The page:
Theater Review: Matilda at The Eccles

Only in a story written by Roald Dahl could a girl who tricks her father into dying his hair lime green and then superglues his hat to his head be viewed as a sympathetic character.

But this is the beauty of Dahl and his dark, sweet-yet-bitter style of storytelling. And this is the best part of Matilda, a play that plays homage to spirit of the book by Dahl—much more then the film by the same name did.

So, you have Matilda Wormwood, a young girl whose intelligence confounds and disgusts her parents—her father, a sleaze of a used car salesman constantly trying one-up and bamboozle some off stage Russians in a bad car deal and her mother, who seems to be focused solely on ballroom dancing. She also has an older brother who wears a sweatshirt throughout the play with the word “Genius” on it. But it’s quite clear he is anything but.

The five-year-old Matilda’s only escape is the library, where she weaves spectacular tales for the librarian (with a seemingly out of place Jamaican accent), but these are not happy stories. The stories become darker once Matilda starts school, leading the child to say at one point in the story “And then she died. And then things got worse!”

At school her class is full of children who have been told by their parents that they are perfectly perfect in every way taught by the plain and kind Miss Honey. But building is ruled by Ms. Trunchbull, a mean, child-hating, pigtail despising, former hammer-throwing Olympian with a penchant for torture.

What follows is a story of revenge, as told through the lens of a child. But it’s a message that is sometime scrambled by distraction.

Let’s start with the good:

The songs. Though rote in their design, the wordy and clever songs written by British stand-up and musician, Tim Minchin, sound as if they could have been written by Dahl himself.

All of the children. Matilda (the mesmerizingly good Jaime McLean) and eight other similar-aged actors, steal every scene they are in—as this play is really just a showcase of their talents, just as Dahl would have wanted it. Because Matilda is a story told through the lens of a child narrator, all adults—except Miss Honey—are written to be outrageous and cartoonish versions of grownups. And even with Mr. and Mrs. Wormwood playing infinitely unlikeable characters, none are more cartoonish than Trunchbull.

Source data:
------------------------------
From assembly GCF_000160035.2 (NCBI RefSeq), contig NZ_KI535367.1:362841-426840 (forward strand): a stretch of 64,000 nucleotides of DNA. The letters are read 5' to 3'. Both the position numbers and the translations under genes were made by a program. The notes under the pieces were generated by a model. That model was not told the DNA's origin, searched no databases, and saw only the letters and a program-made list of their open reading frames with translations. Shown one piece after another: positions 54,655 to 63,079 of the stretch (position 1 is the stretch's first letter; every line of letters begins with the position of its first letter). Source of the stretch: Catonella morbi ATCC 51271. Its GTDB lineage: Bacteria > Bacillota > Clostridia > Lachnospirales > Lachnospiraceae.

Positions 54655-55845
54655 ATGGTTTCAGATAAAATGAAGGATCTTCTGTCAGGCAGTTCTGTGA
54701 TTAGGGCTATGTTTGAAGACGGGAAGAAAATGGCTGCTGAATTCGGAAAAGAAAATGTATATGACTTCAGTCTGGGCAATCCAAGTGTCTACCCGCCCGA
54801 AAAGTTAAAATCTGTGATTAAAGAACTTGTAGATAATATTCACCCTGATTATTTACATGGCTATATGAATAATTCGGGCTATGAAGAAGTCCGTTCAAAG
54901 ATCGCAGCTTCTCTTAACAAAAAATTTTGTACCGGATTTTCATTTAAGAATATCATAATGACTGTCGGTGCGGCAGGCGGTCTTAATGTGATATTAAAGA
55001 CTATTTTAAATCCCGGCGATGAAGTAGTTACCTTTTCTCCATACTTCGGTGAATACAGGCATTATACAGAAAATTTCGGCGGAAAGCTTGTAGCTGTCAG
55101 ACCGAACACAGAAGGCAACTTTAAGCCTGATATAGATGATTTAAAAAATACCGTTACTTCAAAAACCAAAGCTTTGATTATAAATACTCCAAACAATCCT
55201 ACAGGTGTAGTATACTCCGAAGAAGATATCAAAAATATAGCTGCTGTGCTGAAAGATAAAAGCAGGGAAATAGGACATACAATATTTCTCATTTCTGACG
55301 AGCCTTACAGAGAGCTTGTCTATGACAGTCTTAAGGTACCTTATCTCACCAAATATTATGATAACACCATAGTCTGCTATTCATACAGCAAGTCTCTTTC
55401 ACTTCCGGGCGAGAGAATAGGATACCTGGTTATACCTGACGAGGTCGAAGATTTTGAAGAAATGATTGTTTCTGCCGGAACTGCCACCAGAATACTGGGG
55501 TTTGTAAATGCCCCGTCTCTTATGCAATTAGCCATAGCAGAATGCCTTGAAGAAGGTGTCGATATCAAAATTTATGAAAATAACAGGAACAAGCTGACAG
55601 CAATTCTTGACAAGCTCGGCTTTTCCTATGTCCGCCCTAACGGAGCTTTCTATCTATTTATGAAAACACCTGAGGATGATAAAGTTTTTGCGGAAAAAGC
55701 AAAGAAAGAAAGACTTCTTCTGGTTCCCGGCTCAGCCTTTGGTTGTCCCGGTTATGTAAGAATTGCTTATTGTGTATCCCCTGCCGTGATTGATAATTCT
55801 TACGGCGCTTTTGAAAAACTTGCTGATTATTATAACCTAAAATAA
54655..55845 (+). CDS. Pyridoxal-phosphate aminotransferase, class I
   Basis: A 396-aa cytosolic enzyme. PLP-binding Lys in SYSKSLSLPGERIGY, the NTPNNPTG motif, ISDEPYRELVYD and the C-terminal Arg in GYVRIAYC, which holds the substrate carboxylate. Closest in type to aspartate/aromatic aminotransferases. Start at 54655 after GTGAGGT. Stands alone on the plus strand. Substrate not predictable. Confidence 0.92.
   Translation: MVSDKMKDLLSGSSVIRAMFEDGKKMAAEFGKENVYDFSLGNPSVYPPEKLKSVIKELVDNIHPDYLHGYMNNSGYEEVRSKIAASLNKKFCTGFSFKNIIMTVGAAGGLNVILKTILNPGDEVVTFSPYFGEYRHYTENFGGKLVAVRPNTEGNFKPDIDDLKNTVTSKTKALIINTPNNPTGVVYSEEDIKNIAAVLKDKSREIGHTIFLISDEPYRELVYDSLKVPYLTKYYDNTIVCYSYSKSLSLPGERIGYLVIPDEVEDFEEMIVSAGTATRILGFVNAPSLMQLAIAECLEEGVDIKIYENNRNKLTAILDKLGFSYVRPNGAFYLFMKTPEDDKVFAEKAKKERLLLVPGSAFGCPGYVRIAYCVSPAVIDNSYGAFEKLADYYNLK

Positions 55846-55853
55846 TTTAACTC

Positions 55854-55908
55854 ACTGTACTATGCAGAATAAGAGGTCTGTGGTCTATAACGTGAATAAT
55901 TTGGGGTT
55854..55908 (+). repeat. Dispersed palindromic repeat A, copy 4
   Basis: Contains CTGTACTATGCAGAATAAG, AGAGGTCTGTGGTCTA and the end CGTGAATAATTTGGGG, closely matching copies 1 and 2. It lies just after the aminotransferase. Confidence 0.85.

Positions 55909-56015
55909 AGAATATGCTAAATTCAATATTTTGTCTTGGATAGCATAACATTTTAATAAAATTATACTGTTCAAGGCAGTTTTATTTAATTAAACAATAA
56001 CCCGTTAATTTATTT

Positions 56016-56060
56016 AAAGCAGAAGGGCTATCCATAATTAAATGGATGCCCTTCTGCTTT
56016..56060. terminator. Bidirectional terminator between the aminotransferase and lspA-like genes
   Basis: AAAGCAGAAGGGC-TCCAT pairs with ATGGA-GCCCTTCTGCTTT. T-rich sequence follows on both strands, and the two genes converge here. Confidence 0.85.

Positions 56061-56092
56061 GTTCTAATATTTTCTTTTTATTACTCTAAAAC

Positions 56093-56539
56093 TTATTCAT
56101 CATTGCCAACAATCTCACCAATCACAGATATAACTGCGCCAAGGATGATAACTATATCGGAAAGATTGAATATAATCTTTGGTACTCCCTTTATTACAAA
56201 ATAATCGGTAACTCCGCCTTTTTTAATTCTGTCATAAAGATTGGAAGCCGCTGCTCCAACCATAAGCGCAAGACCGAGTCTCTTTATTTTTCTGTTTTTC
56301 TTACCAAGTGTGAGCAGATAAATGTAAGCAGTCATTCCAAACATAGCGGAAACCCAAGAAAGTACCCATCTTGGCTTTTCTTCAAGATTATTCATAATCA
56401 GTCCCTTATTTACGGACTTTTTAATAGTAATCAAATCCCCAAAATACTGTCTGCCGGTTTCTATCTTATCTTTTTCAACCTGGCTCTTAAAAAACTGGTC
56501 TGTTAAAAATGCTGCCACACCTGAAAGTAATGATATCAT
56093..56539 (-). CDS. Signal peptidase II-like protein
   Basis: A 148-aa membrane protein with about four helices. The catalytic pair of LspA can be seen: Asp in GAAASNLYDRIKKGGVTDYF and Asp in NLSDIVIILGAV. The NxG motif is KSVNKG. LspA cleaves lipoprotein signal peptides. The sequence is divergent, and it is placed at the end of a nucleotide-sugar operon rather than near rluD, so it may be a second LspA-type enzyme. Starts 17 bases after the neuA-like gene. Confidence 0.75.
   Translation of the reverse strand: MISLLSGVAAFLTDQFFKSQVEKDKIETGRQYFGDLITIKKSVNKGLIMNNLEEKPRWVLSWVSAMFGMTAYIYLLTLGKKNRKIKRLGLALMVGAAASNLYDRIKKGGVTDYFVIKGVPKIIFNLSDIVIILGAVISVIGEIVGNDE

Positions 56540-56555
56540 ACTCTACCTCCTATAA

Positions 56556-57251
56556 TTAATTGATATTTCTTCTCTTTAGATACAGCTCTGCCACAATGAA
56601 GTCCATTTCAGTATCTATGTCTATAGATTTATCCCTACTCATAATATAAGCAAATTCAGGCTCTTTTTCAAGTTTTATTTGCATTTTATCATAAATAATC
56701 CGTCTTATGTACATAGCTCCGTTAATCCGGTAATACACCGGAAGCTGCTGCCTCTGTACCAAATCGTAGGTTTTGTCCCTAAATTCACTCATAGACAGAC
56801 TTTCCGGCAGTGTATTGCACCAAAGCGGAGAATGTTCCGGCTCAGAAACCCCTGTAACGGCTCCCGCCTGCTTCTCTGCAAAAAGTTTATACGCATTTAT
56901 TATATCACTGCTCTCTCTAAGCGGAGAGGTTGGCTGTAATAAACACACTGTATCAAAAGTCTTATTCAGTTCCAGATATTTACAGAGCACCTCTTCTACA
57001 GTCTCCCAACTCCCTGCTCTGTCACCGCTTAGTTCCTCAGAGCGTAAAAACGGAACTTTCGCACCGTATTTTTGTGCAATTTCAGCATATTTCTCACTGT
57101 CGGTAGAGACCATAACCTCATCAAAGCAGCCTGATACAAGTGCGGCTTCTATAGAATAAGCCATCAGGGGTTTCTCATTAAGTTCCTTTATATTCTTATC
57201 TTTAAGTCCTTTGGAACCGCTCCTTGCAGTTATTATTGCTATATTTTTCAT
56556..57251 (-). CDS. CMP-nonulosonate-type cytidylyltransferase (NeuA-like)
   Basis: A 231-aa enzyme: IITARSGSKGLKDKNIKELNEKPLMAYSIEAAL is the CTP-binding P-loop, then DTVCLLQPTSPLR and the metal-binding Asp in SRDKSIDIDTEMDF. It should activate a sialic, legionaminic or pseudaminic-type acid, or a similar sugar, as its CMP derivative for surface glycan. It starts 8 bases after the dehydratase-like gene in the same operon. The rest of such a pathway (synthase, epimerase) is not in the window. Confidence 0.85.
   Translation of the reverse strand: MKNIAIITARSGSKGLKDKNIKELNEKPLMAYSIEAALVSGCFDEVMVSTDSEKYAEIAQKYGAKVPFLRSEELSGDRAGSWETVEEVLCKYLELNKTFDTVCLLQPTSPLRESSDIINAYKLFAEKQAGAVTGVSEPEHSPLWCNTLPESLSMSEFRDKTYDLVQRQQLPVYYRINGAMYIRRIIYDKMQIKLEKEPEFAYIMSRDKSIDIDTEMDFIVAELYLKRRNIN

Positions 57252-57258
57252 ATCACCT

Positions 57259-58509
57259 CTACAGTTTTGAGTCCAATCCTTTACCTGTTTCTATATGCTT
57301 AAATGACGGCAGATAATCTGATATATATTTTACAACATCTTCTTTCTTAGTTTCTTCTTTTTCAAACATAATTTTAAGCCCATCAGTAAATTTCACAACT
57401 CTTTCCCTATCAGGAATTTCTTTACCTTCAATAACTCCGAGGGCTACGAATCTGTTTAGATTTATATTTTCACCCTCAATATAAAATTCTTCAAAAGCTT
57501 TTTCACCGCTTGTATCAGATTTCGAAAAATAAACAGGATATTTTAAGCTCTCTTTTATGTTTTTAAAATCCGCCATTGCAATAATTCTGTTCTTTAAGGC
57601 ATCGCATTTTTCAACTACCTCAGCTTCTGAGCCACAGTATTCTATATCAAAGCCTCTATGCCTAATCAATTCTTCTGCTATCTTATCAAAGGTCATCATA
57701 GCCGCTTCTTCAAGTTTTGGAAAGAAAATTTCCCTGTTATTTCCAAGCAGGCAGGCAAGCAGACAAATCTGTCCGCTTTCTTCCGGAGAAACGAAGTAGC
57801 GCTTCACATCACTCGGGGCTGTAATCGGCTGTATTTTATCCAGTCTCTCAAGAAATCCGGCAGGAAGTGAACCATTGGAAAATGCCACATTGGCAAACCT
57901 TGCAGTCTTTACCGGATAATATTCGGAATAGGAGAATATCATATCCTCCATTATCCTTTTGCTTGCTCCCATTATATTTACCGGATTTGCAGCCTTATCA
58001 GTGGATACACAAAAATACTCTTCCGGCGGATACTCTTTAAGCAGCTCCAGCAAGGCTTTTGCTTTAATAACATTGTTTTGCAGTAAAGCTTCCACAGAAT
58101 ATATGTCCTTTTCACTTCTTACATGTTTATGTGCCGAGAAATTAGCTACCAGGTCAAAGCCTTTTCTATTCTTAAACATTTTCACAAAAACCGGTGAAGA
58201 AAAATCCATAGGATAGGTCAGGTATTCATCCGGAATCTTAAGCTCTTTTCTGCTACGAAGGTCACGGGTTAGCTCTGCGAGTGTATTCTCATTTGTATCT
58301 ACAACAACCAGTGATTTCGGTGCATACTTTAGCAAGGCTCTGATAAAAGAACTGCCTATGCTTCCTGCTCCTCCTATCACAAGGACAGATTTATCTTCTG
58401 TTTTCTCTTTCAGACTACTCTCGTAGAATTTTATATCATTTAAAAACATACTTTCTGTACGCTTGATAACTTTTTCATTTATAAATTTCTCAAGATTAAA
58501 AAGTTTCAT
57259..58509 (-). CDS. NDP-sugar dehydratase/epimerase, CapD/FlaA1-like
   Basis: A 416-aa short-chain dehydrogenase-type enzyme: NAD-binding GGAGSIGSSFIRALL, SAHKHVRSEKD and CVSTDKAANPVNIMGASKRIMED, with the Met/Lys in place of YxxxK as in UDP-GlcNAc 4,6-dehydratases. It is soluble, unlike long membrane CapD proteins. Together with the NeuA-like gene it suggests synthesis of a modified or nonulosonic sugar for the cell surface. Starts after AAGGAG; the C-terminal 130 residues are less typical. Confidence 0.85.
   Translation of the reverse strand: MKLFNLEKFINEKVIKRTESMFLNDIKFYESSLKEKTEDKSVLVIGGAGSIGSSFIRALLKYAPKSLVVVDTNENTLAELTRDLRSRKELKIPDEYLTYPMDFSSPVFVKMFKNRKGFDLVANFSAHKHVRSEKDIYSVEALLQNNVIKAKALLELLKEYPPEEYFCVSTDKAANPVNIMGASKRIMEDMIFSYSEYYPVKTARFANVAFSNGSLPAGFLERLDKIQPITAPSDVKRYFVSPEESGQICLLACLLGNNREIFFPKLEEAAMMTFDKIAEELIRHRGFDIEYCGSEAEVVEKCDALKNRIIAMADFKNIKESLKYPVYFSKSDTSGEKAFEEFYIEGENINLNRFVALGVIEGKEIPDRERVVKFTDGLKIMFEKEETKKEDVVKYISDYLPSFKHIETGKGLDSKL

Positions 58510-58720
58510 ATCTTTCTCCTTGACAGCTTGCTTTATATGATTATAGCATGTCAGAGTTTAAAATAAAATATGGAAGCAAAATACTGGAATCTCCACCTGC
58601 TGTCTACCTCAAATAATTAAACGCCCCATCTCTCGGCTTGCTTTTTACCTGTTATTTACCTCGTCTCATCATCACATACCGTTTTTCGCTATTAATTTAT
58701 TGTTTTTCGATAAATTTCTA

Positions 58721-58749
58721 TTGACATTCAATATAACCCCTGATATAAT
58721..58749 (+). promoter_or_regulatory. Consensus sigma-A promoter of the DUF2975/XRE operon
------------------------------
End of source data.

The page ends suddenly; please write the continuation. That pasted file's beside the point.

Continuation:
Part of this is because the role of the brut and stern woman whose personal motto is “Children are maggots” and who dresses like a nazi, is played by a man (Dan Chameroy).

This brings us to the bad.

Trunchbull is a child abuser and a murderer. But in this play, a lighthearted but dark romp, she is there for laughs, primarily about her body. Though Chameroy is fit—his muscular legs are evident underneath the costume—Trunchbull is fat, so her costume is fitted with shoulder pads and extra large pillows as breasts. As she unzips a hoodie during a scene that takes part during a physical education class, the crowd gasps in horror, anticipating what hides beneath. And none of the above body-shaming complaints even touch on transphobia—I supposed the producers of this play decided it was better to cast a male for laughs at the expense of “masculine” women rather than find one actual woman who wanted to be mocked for her body onstage in front of thousands—including kids. What a message to send children on the same day that Donald Trump rolled back protections for trans kids.

So I guess when you put it that way, of course a mischievous and precocious kid is the hero of the story, after all. What’s a little bright green hair in comparison?


Matilda plays at Eccles theater through Feb. 26. Tickets are available here.

Christie Marcy
Christie Marcy
Christie Marcy is a former managing editor at Salt Lake magazine. Though she writes about everything, she has a particular interest in arts and culture in Utah. In the summer months, you will find her at any given outdoor concert on any given night. In the winter, you will find her wishing for summer. Follow her on social media at @whynotboth.

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